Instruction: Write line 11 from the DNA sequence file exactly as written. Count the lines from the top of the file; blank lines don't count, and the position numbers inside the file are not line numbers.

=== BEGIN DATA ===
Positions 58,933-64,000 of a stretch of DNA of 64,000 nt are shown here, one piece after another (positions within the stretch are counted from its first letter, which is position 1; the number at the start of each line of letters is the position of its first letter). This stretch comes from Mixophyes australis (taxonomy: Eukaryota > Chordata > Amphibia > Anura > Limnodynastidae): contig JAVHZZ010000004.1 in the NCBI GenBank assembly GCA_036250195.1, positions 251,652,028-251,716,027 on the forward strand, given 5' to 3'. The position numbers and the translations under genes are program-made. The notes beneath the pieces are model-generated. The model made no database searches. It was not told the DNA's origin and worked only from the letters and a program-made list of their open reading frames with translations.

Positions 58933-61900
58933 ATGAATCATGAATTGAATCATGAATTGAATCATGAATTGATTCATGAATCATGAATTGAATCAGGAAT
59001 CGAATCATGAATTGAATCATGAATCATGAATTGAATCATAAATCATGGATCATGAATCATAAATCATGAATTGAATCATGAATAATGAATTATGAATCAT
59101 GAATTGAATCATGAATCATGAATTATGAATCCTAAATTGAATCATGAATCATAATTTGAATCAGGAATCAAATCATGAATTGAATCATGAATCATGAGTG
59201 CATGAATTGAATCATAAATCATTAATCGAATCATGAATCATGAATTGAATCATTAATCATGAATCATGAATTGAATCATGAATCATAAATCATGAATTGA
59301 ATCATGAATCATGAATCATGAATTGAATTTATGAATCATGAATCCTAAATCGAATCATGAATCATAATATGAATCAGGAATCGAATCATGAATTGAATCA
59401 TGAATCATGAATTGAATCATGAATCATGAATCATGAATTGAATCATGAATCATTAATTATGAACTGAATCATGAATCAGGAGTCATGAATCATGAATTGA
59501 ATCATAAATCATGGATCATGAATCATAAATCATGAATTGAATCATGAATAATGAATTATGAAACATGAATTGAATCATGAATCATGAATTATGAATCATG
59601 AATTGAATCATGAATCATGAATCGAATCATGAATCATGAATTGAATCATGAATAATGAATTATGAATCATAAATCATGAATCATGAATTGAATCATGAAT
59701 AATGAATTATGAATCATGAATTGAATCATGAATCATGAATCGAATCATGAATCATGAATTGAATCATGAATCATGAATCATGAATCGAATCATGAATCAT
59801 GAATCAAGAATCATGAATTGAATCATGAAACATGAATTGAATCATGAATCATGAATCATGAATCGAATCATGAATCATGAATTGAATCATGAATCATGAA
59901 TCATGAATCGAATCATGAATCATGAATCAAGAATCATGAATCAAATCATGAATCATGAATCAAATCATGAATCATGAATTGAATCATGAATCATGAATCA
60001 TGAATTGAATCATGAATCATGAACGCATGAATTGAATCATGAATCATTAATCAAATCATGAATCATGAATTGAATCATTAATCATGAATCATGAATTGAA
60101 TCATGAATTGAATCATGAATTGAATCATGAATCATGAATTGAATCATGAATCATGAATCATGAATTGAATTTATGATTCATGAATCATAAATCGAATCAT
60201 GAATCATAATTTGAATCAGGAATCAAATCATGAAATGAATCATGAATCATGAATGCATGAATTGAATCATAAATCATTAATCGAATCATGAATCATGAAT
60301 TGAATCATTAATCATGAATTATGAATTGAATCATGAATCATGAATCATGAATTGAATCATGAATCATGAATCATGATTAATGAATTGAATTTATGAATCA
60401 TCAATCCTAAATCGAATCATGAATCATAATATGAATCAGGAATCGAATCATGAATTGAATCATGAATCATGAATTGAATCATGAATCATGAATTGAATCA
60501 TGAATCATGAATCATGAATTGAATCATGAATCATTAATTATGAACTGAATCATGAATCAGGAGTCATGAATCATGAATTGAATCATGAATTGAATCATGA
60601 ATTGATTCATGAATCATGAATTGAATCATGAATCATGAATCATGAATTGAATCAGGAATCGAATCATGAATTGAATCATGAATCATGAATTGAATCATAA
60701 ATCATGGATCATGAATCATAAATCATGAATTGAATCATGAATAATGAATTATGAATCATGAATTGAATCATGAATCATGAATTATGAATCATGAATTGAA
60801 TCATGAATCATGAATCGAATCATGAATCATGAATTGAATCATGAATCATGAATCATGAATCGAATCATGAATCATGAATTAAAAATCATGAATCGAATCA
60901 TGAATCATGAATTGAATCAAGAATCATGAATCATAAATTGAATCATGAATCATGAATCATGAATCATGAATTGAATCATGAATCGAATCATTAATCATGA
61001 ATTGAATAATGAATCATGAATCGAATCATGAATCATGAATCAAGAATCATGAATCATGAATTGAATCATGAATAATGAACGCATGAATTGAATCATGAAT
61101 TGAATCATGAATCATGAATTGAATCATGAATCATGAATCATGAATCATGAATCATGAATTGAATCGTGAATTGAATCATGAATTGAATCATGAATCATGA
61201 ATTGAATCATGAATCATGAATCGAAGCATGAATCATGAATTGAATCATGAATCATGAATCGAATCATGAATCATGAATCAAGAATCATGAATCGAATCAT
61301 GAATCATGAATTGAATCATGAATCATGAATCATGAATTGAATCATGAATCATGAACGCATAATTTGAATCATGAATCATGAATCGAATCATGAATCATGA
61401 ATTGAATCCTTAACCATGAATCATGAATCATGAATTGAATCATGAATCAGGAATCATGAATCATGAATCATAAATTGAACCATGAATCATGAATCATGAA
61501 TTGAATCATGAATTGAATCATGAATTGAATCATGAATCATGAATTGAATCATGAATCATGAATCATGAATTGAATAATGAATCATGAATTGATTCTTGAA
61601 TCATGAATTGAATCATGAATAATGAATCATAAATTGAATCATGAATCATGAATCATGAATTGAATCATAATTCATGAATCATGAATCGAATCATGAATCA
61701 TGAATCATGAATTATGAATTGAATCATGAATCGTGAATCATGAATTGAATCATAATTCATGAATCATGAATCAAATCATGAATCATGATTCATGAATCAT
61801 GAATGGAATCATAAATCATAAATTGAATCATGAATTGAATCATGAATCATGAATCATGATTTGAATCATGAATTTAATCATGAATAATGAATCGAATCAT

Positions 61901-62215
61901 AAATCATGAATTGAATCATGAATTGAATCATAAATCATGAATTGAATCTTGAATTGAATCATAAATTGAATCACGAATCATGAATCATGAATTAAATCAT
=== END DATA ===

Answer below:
59701 AATGAATTATGAATCATGAATTGAATCATGAATCATGAATCGAATCATGAATCATGAATTGAATCATGAATCATGAATCATGAATCGAATCATGAATCAT